This is NOT a milky, gooey casserole but a lightly baked dish of rice pilaf, cod, sea scallops and jumbo shrimp. I call it Sandy’s Tasty Fish Casserole as it is named after my good friend Sandy Ducharme who first served me the dish. Sandy said, “It is a great recipe for entertaining because you can make it ahead of time and then just bake it prior to dinner.”
Ingredients (serves eight)
2 pounds of white fish (cod, haddock or hake)
16 sea scallops, two per person
16 large shrimp (uncooked), two per person
½ cup lemon juice
½ stick butter or margarine
½ to ¾ cup lemon pepper panko bread crumbs (Sandy uses Progresso)
2 packages Far East rice pilaf
½ cup parmesan cheese
Cook rice pilaf as directed on package and set aside. Melt butter and mix with bread crumbs and set aside. Coat fish and shrimp (not scallops) with lemon juice, set on paper towel and pat dry. Place half of cooked rice pilaf on the bottom of a 9” x 12” baking dish. Place white fish on top of rice, sprinkle half of the butter/bread crumbs and cheese over white fish, place sea scallops and shrimp on top, place remaining rice on top of scallops and shrimp then sprinkle remanding butter/bread crumb mixture and top off with remaining parmesan cheese. Bake for 15-20 minutes at 350 degrees. Sandy said, “When the shrimp turns pink it’s done.” Capt. Dave’s clams casino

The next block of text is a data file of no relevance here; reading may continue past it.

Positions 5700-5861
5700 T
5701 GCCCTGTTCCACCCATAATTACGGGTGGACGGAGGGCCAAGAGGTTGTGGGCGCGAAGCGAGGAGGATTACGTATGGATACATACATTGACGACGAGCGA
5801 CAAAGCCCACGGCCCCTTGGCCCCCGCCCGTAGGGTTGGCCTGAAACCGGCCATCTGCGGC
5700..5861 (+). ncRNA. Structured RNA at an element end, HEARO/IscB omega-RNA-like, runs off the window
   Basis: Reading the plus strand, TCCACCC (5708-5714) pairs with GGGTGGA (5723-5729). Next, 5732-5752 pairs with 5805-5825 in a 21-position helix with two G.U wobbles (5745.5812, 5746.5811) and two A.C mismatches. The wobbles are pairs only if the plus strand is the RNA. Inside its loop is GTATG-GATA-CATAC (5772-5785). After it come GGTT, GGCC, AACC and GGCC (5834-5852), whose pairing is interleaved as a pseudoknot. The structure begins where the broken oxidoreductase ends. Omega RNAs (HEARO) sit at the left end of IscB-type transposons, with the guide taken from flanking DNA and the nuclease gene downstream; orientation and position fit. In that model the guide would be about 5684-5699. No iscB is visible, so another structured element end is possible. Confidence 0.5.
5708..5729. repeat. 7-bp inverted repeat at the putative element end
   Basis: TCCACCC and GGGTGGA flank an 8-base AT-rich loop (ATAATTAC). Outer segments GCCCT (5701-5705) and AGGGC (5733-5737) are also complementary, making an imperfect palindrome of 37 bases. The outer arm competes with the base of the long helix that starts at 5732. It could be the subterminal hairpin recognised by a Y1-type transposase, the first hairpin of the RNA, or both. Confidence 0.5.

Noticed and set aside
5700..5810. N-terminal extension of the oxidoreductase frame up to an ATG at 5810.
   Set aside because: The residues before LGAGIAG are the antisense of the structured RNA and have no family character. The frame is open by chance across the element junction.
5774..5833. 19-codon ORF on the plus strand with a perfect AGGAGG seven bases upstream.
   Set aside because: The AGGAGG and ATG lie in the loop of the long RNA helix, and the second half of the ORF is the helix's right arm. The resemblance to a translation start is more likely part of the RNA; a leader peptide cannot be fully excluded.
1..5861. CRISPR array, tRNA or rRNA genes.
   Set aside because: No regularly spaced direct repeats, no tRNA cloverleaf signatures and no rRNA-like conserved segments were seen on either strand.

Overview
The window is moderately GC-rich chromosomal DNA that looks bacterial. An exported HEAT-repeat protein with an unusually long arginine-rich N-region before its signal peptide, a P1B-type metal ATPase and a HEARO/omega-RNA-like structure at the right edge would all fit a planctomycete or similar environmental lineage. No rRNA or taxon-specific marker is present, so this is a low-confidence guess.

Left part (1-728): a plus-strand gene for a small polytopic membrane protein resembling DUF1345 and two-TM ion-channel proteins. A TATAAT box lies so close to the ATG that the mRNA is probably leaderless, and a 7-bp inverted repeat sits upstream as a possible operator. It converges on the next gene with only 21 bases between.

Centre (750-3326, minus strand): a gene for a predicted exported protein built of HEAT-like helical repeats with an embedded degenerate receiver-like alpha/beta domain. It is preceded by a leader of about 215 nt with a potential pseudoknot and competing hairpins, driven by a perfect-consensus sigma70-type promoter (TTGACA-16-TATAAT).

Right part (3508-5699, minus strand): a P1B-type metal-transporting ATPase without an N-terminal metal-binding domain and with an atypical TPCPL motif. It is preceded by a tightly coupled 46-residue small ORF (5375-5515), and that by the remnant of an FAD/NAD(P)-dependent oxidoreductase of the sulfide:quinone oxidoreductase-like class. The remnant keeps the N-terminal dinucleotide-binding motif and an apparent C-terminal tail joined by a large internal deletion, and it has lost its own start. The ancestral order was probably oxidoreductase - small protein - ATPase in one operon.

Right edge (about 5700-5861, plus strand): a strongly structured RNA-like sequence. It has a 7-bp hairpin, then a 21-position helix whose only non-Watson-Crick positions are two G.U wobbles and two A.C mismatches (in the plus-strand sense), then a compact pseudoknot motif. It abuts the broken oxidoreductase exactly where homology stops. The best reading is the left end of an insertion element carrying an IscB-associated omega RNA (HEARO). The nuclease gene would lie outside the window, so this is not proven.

Captain Dave’s clams casino. Clean littlenecks, cut meat from shell, add additional quahog meat from large quahogs as needed, top with mixture of fresh chopped parsley, flavored bread crumbs, and Ritz cracker crumbs. Lay one to one and half inch piece of bacon on top. Bake at 350 degrees for twelve minutes, then broil on lower shelf for one to two minutes to brown bacon (make sure they don’t burn under broiler). Plate and serve with fresh lemon wedges and hot sauce. I brought these to my brother and sister-in-law’s home for Thanksgiving and they were a big hit. I had the chance to dig them myself Thanksgiving week which provided an added personal spin to the dish.
I’ve added a couple of squid dishes to my holiday recipes this year. One is a variation from a bay scallop recipe (I had a scallop license in Nantucket for 15 years) that includes sundried tomatoes, mushrooms, white wine and olive oil (email dmontifish//www.towndock.com/in-the-know/recipes/ for 28 different squid/calamari recipes. Dave’s Marketplace has Town Dock Squid. Where’s the bite?
The tautog fishing season ends December 31 and arguably we have had the best tautog season in years, and last year was a good year too. Cod fishing is getting into full swing and the bite has been pretty good. Party boats sailing for cod this time of year include the Frances Fleet at www.francesfleet.com, the Seven B’s at www.sevenbs.com, and the Island Current at www.islandcurrent.com. Freshwater fishing is in transition, anglers waiting for ice to engage ice fishing in local Massachusetts and Rhode Island ponds. However, anglers targeting bass in freshwater with shiners are doing pretty good.
Dave Monti holds a captain’s master license and a charter fishing license. He is a RISAA board member, a member of the RI Party & Charter Boat Association, the American Saltwater Guides Association and the RI Marine Fisheries Council. Forward fishing news and photos to Capt. Dave at firstname.lastname@example.org or visit www.noflukefishing.com and his blog at www.noflukefishing.blogspot.com.